Fitzhughv.State

Court of Appeals of AlabamaJul 19, 1949
35 Ala. App. 18 (Ala. Crim. App. 1949)
35 Ala. App. 1843 So. 2d 831

6 Div. 782.

June 21, 1949. Rehearing Denied July 19, 1949.

Appeal from the Circuit Court, Jefferson County, Alta L. King, J.

Ray Giles, of Birmingham, for appellant.

Under Alabama law, appellant is presumed to be responsible for her acts, and when she pled insanity as her defense the burden was on her to clearly prove her plea to the reasonable satisfaction of the jury. Code 1940, Tit. 15, § 422; Anderson v. State, 209 Ala. 36, 95 So. 171; Brothers v. State, 236 Ala. 448, 183 So. 433. Photograph of the diaper introduced in evidence was without probative value, and the only purpose it could serve was to prejudice the minds of the jury against appellant. Admission of the photograph was, therefore, error. Boyette v. State, 215 Ala. 472, 110 So. 812. The statement in the nature of a confession, alleged to have been made by appellant at the city hall, in the presence of a squad of policemen, was illegal in its entirety and should not have been considered by the jury. Palmore v. State, 244 Ala. 227, 12 So.2d 854; McNabb v. U.S., 318 U.S. 332, 63 S.Ct. 608, 87 L.Ed. 819; Von Moltke v. Gillies, 332 U.S. 708, 68 S.Ct. 316, 92 L.Ed. 309. Refusal of appellant's motion for new trial was error to reverse. Cobb v. Malone, 92 Ala. 630, 9 So. 738; Sterrett v. State, 31 Ala. App. 161, 13 So.2d 776. Adjudication of insanity of accused is prima facie evidence of mental condition of accused at time of commission of alleged crime. Houston v. Grigsby, 217 Ala. 506, 116 So. 686; 20 Am.Jur. 1098, 1114; Beasley v. State, 50 Ala. 149; Boyle v. State, 229 Ala. 212, 154 So. 575; Davis v. U.S., 160 U.S. 469, 16 S.Ct. 353, 40 L.Ed. 499.

A.A. Carmichael, Atty. Gen., and L.E. Barton, Asst. Atty. Gen., for the State.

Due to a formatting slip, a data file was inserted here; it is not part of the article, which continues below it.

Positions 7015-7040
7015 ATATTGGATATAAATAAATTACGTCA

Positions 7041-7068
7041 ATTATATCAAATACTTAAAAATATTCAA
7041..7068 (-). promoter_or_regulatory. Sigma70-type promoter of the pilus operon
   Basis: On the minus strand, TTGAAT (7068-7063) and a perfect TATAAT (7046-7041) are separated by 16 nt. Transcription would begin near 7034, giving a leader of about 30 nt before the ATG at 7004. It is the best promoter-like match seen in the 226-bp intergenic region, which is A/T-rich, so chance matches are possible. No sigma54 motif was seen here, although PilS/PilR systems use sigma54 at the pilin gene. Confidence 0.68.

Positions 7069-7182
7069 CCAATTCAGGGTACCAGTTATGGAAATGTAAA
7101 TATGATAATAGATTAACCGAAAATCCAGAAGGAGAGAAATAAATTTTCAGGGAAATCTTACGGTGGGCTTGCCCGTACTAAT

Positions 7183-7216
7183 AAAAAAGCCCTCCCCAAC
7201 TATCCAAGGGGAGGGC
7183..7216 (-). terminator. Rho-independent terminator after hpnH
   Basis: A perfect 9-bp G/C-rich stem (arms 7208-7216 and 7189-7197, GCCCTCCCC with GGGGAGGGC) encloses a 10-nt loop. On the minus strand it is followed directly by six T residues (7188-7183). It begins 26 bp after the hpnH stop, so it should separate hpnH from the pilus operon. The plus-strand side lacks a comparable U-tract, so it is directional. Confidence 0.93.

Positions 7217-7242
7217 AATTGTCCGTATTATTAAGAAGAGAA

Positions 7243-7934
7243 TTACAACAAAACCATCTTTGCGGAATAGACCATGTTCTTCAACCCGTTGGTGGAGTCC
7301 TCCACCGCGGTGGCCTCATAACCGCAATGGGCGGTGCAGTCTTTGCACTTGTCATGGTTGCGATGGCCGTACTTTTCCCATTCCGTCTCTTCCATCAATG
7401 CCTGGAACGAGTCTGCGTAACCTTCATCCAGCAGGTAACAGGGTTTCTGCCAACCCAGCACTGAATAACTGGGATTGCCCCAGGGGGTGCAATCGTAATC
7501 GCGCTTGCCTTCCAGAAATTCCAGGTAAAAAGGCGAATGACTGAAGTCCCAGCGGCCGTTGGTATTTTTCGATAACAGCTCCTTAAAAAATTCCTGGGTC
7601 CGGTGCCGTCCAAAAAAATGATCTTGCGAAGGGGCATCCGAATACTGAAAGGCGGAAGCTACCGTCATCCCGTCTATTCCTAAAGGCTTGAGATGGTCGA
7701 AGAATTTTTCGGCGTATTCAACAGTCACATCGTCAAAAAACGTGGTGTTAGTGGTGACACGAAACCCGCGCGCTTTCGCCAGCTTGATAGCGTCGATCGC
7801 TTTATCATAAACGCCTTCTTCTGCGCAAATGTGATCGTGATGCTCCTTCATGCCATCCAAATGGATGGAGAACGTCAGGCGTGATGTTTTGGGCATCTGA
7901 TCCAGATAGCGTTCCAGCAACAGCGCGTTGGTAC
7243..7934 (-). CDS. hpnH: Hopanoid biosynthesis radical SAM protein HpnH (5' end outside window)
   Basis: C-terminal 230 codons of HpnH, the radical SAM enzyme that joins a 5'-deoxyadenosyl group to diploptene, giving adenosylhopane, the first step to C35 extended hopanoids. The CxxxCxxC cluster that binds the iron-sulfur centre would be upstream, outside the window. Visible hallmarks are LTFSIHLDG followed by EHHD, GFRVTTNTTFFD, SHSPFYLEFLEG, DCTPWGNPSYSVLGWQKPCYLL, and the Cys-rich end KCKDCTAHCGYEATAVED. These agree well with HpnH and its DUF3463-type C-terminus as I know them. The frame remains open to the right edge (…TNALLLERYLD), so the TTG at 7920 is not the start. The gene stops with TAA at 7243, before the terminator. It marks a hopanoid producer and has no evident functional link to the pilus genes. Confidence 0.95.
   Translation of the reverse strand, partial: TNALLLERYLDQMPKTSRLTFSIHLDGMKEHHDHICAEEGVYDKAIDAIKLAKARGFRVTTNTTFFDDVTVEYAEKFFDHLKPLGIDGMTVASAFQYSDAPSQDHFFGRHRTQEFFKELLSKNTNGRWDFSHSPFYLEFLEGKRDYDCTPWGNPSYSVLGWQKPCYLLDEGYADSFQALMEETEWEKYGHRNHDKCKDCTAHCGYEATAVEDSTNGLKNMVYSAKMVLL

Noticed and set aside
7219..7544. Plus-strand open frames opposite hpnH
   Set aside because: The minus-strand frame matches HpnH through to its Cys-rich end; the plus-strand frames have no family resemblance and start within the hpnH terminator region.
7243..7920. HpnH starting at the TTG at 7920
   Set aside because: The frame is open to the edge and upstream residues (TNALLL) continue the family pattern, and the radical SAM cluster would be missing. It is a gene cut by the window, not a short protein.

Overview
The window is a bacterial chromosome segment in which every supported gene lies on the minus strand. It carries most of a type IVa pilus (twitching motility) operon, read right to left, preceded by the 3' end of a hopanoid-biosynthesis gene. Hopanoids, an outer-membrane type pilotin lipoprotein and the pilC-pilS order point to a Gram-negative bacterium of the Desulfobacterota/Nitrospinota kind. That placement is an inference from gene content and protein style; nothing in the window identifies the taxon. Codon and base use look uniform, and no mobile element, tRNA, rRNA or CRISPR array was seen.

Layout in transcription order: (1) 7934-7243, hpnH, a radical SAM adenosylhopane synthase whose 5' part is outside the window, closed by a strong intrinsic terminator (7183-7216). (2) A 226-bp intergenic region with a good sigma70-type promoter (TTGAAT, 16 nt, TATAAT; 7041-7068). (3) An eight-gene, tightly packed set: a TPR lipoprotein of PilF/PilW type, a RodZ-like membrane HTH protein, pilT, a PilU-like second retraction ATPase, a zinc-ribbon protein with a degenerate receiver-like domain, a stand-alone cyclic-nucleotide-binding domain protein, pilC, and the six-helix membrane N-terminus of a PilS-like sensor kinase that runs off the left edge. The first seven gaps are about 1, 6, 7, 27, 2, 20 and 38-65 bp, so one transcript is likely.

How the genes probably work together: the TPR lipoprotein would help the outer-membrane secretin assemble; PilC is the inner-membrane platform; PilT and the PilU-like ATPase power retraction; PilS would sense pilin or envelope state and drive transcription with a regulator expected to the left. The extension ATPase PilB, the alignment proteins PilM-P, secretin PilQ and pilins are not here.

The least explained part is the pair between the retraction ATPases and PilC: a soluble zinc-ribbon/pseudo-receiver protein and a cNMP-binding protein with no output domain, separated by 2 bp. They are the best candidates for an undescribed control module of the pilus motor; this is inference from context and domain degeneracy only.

There was no error in admission in evidence of the diaper, which was the death weapon. Rules with respect to clothing are without application. Instruments and devices used in commission of crime are admissible in evidence, however they may tend to inflame the minds of the jury. Benton v. State, 31 Ala. App. 338, 18 So.2d 423; Hawkins v. State, 29 Ala. App. 221,. 195 So. 762; Williams v. State, 27 Ala. App. 421, 173 So. 655; 2 Wharton Cr.Evi. 11th Ed. § 759. Moreover, if clothing sheds light on some material inquiry, it is admissible though its condition would tend to inflame the minds of the jury. Hicks v. State, 247 Ala. 439, 25 So.2d 139. Appellant's confession was properly admitted in evidence. Phillips v. State, 248 Ala. 510, 28 So.2d 542; Johnson v. State, 242 Ala. 278, 5 So.2d 632; Id., 316 U.S. 693, 62 S.Ct. 1299, 86 L.Ed. 1763. Questioning of suspect while in custody of officers is not prohibited by common law or Fourteenth Amendment, nor is confesson rendered inadmissible solely by virtue of fact that it was made while accused was in custody of such officers. McNabb v. U.S., 318 U.S. 332, 63 S.Ct. 608, 87 L.Ed. 819; Lyons v. Oklahoma, 322 U.S. 596, 64 S.Ct. 1208, 88 L.Ed. 1481; Lisenba v. California, 314 U.S. 219, 62 S.Ct. 280, 86 L.Ed. 166; Logan v. State, 251 Ala. 441, 37 So.2d 753; Stone v. State, 208 Ala. 50, 93 So. 706; Curry v. State, 203 Ala. 239, 82 So. 489; Redd v. State, 69 Ala. 255; 2 Wharton Cr.Evi. 11th Ed. § 610. Nor is confession rendered inadmissible by virtue of fact that officers to whom it was made were armed. Phillips v. State, supra; Flanigan v. State, 247 Ala. 642, 25 So.2d 685; Hornsby v. State, 94 Ala. 55, 10 So. 522; McElroy v. State, 75 Ala. 9. It is not inadmissible merely because made in absence of council. 2 Wharton Cr.Evi. § 628. Opinions of medical men or other experts are not conclusive on the jury. The issue of insanity vel non rested with the jury. Rex v. Earl of Ferrers, 19 Howell's St. Trials, 885, 943; Watson v. Anderson, 13 Ala. 202; McAllister v. State, 17 Ala. 434, 52 Am.Dec. 180; Parrish v. State, 139 Ala. 16, 36 So. 1012; Braham v. State, 143 Ala. 28, 38 So. 919; Howard v. State, 172 Ala. 402, 55 So. 255, 34 L.R.A., N.S., 990; Robinson v. Crotwell, 175 Ala. 194, 57 So. 23; Anderson v. State, 209 Ala. 36, 95 So. 171; New York Life Ins. Co. v. Torrance, 228 Ala. 286, 153 So. 463; Boyle v. State, 229 Ala. 212, 154 So. 575; George v. State, 240 Ala. 632, 200 So. 602; Coffey v. State, 244 Ala. 514, 14 So.2d 122; Lee v. State, 246 Ala. 343, 20 So.2d 471.